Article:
This is built on the geometry they saw the Egyptians use and philosophies of Plato and Aristoteles, some of their main philosophers who propagated humanistic concepts. I know I am hugely stepping through Greek art history but for now, it suffices to mention that the Greek artist Polykleitos was the inventor of the characteristic Greek pose called ‘contrapposto’.  

Contrapposto

Polykleitos studied the order and proportions of the different body parts. He managed to put this in a canon describing the proportions to be followed in sculpture. The Canon applied the basic mathematical concepts of Greek geometry, such as ratio, proportion, and symmetry to establish harmonious proportions. Thus creating a system capable of describing the human form through a series of continuous geometric progressions.

example of contrapposto
Doryphorus by Polykleitos

This approach helped artists in the far future to understand how to depict the human body. When Polykleitos canon was applied it gave excellent results and the art pieces derived from it were extraordinary. 

Leonardo Davinci (1492AD) used this as a base for his Vitruvius man.
example Vitruvius figure used by Leonardo Davinci

Here is a free download of the body proportions of a human figure. You can download and print it and trace it a few times to understand how a human figure is built. It would surely help you understand the human form better.

Greek symbols

Every Greek god had a name and was clearly recognizable through an attribute. An attribute is an object he or she held in her hand or was depicted next to her. It referred to an important aspect of their life or myth, an attribute can also refer to scripture.

Pallas Athena, the goddess of wisdom, was often depicted together with an owl. Cupid, the god of love, with a bow and arrow, etc. Through the attributes, the person on the artwork was recognized and connected to the specific myth that belonged to the respective god.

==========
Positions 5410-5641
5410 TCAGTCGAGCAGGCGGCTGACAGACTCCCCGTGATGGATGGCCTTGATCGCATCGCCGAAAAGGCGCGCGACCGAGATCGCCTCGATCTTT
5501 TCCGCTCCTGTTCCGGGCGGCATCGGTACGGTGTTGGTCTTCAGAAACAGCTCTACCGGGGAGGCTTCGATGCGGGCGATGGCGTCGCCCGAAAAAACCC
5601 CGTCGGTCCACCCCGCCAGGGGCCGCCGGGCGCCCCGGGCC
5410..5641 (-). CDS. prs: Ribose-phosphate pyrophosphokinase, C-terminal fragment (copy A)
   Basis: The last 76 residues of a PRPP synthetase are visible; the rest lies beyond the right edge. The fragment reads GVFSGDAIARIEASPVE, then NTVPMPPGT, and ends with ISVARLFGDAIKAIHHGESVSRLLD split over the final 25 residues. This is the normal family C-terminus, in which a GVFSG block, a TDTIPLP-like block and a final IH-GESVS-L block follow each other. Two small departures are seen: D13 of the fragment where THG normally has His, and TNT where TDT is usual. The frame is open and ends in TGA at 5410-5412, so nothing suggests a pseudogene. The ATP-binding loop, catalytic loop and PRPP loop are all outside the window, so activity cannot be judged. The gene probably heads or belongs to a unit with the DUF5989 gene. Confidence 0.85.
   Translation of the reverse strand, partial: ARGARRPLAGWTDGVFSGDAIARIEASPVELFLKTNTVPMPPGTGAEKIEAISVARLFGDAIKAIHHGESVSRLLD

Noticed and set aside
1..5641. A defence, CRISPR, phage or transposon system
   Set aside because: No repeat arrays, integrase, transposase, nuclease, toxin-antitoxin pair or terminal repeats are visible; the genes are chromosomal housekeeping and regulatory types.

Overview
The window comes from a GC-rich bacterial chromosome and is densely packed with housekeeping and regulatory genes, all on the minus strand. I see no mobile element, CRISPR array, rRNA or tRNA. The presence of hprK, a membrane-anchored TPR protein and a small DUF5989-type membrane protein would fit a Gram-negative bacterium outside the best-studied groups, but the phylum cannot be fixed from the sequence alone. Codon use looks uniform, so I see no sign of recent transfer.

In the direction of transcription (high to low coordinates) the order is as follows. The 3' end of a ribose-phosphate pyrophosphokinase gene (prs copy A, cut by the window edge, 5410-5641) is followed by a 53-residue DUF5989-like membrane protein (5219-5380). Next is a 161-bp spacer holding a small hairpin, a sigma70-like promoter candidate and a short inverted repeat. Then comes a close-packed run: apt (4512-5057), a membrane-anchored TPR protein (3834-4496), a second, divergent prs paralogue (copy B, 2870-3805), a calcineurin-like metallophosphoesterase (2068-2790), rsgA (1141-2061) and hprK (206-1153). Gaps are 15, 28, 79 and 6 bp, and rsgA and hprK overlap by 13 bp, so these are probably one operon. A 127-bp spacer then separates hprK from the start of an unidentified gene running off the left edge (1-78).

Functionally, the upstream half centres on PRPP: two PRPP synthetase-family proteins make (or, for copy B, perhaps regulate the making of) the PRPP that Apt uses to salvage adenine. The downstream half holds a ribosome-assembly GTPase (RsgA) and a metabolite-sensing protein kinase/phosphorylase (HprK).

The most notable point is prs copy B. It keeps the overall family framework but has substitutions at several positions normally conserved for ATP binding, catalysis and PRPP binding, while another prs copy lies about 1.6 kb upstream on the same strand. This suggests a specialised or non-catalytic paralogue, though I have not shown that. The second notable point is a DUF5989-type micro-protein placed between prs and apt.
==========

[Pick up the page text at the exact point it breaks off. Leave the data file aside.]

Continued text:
What do we know about the artist?

We hardly know anything about Greek artists. They did not leave us anything that could help us. The only things we know have come through to us because the Romans talked about it and wrote something down. Any written info, drawings, or paintings by Greeks are lost. Neither the Egyptian nor the Greek artists were using their own names to ‘sign’ their artwork. In those days art was assigned as a purely decorative task so the artists were considered craftsmen. In this respect, their art was not expected to be an expression of ideas, concepts, revelations, feelings, or emotions. Their art was purely made through assigned methods and styles. The method was lined out and this was the only way art could and should be made. This way of expression and making art in a professional way continued until around 1500 AD.

Something to think about

  • Have you ever tried to work according to a set number of steps to create your artwork?
  • What are your steps? Which would be the most difficult step for you?
  • How does beauty look like according to you?
  • How are you inspired to make beautiful art?
  • Which spiritual well is your source of inspiration?
  • Have you ever looked into proportion and its meaning?
  • How does proportion influences your art?
  • Are you the type of person that loves order does your studio look ‘arty’?
  • What is your type of order in how you make art?

I just love to hear your answers on this.